Friday, May 13, 2016

5 Tips for Parents of Children with Food Allergies


This week is food allergy awareness week.  Chances are that if you don’t have a food allergy in your family, you know someone who does.   I still remember vividly the day that James Robert was diagnosed with his peanut allergy; it was one of those life-changing events that touches your family in a way that is difficult to understand until it’s your child.  

I can’t speak for every food-allergy parent, but it has been anxiety-producing for me.  It can feel overwhelming to provide constant diligence to protect your child. It changes the way that you think, plan and travel and live on many levels. 

I’m so thankful for campaigns like the one that FARE is putting on this week in order to raise awareness. Did you see the Empire state building lit up for the occasion?
eating out and travel can be stressful and require a lot more planning, but it's still possible!
We’ve been successfully avoiding peanuts since he was 8 months old and I have learned a lot along the way.  To any new parent who is dealing with a food allergy diagnosis,  I remember being in your shoes.  It does get easier.   

There are so many things that you will be doing to take care of your child.  But I urge you to also take care of yourself.  It can be a scary and sometimes overwhelming road.  Not that I have all the answers, but with time, I have learned a few things to lighten the load. 

These are my top recommendations for food-allergy parents:
  • Find a support system from other parents of children with allergies.  Join an online group in your area (there are many on Facebook or your allergist can usually recommend some) or seek out the other parents at school who understand.  Forge friendships and share your concerns and your best practices.  I can’t tell you how much it has helped me to find solace in other parents who have walked the road ahead of me.
  • Find an allergist that you trust and that speaks your language.  We visited a few allergists before finding one that we really liked.  And don’t be afraid to ask questions!   
  • Support allergy awareness and be an advocate for the cause. As my son gets older, it has been helpful to participate in things like the FARE campaign, Teal Pumpkin Project, at halloween and also provide allergy safe snacks at some of his play dates.  I find that many other Mom’s have NO intention of being hurtful, they simply don’t know or understand allergies.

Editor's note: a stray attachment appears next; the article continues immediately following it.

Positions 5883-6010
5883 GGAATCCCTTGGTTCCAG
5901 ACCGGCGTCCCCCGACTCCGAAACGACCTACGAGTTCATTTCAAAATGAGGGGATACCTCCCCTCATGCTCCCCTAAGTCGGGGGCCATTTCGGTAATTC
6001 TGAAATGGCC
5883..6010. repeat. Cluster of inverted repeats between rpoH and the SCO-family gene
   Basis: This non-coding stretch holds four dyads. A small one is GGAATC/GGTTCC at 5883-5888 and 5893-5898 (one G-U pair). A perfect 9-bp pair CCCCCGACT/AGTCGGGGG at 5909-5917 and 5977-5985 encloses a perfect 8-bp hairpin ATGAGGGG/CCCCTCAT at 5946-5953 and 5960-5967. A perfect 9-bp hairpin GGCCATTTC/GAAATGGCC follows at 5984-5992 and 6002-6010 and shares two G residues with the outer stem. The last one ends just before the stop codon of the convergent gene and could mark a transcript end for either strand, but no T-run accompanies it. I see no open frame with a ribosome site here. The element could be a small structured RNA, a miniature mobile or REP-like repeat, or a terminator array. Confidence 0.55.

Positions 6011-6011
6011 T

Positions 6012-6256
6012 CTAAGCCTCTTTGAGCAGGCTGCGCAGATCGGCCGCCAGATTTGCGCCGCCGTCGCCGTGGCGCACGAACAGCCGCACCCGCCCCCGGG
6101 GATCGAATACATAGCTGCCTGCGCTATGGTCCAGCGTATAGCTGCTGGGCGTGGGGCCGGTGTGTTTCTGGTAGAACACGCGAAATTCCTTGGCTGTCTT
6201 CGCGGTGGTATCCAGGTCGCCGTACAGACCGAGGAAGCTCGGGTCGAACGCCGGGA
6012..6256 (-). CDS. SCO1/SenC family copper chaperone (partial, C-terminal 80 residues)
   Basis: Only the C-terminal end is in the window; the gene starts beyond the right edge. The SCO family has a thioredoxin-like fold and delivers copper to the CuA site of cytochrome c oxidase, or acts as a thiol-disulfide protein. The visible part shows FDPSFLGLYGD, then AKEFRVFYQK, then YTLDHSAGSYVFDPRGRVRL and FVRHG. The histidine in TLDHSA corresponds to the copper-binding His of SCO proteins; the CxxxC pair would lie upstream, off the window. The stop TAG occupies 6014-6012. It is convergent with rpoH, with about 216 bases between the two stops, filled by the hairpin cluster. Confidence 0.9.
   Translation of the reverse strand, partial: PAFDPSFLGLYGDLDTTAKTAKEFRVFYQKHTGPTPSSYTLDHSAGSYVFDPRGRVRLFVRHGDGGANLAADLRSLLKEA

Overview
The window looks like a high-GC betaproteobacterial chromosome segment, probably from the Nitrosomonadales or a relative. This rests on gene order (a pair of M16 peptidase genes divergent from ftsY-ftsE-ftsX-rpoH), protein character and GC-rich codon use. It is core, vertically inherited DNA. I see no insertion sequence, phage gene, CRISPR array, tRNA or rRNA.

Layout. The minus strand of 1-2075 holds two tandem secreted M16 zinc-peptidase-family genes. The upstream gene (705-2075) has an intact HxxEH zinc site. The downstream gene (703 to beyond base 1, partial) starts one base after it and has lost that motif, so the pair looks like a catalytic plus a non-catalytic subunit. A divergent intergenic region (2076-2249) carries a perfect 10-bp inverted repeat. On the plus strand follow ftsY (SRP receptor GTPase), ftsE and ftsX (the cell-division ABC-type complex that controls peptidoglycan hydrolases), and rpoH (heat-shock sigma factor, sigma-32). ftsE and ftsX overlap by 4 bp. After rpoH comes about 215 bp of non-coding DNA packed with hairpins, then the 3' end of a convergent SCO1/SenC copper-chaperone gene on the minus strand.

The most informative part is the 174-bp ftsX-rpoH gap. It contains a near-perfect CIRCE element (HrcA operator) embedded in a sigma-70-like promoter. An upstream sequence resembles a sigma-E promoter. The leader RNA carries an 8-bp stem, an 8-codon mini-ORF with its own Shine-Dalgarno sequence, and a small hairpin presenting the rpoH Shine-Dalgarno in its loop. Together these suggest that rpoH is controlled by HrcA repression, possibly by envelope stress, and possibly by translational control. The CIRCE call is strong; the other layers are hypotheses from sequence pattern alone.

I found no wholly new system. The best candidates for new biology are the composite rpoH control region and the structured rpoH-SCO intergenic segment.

• Be prepared that there will likely be awkward conversations in order to be your child’s advocate.  I’ve had to ask friends to refrain from certain foods or directly discuss actions I wasn’t comfortable with and it can be hard.  But ultimately it is my responsibility to keep my son safe while he is little.  Take solace in knowing that you might feel like you're fumbling along, but we all are.  
  • Make peace with your epi-pen.  We have yet to use ours, but initially, I viewed the eli-pen with as much fear as I did the allergic reaction.  I had a lot of anxiety about using it and how hard it would be for my son.  But I now try to take comfort in knowing that I have something life-saving at my finger tips.  While you don't want to have it be the default action, having to use the epi-pen is NOT a failure. Once I made that paradigm shift, I took a lot of pressure off myself.
My heart goes out to families who are dealing with anaphylaxis allergies on a daily basis, especially those who have multiple severe allergies.  I recently read a study about how the stress of food allergies can affect parents adversely, perhaps even chronically.  I hope that any Moms reading this post will feel free to email me or comment below if they want to connect further!  

xx
P.S. I love all the inspiration over at Petite Allergy Treats and I recently discovered the wonderful site, Safe Happy Family

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Sandi Merritt said...

Thanks Megan. Love having you in my corner. I just dealt with that awkward conversation today when a friend today who loves to kiss Mackenzie but had peanut butter for lunch. It's constantly being alert that is taxing for sure. Hopefully science will make there strides and this will cease to be a worry one day.

Sandi Merritt said...

Thanks Megan. Love having you in my corner. I just dealt with that awkward conversation today when a friend today who loves to kiss Mackenzie but had peanut butter for lunch. It's constantly being alert that is taxing for sure. Hopefully science will make there strides and this will cease to be a worry one day.

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